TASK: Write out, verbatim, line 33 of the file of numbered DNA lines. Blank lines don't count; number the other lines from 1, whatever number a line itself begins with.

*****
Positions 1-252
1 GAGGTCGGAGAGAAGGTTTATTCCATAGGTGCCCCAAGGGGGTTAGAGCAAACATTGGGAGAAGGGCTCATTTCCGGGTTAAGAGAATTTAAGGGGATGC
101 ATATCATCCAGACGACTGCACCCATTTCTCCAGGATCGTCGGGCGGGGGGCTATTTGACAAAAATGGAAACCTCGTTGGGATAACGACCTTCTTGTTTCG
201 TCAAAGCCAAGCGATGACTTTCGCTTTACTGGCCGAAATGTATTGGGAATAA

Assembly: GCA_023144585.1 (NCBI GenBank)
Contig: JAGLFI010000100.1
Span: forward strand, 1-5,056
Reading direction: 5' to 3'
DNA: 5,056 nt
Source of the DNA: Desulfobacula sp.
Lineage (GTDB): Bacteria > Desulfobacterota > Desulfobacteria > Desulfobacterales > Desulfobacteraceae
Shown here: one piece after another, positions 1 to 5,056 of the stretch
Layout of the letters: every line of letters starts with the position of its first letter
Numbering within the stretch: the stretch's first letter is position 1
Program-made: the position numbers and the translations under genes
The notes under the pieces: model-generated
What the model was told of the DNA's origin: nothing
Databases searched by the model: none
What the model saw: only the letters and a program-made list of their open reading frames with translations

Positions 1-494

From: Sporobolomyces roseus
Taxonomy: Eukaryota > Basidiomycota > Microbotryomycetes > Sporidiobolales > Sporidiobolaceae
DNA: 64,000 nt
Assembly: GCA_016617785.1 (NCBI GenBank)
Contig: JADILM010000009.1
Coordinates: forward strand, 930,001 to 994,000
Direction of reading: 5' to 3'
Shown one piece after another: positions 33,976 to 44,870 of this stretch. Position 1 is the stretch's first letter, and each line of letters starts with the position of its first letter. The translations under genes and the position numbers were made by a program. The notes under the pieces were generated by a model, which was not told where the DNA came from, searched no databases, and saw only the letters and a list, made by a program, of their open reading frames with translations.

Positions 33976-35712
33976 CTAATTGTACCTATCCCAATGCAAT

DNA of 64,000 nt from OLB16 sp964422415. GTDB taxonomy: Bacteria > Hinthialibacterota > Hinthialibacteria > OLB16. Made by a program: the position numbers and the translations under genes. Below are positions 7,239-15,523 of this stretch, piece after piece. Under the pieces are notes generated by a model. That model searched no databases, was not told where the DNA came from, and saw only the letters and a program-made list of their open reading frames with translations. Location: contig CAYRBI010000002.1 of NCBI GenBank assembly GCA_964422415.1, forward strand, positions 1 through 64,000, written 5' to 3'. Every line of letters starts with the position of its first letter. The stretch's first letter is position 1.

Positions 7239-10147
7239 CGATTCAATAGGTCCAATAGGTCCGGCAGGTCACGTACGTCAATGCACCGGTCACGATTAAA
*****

7239 CGATTCAATAGGTCCAATAGGTCCGGCAGGTCACGTACGTCAATGCACCGGTCACGATTAAA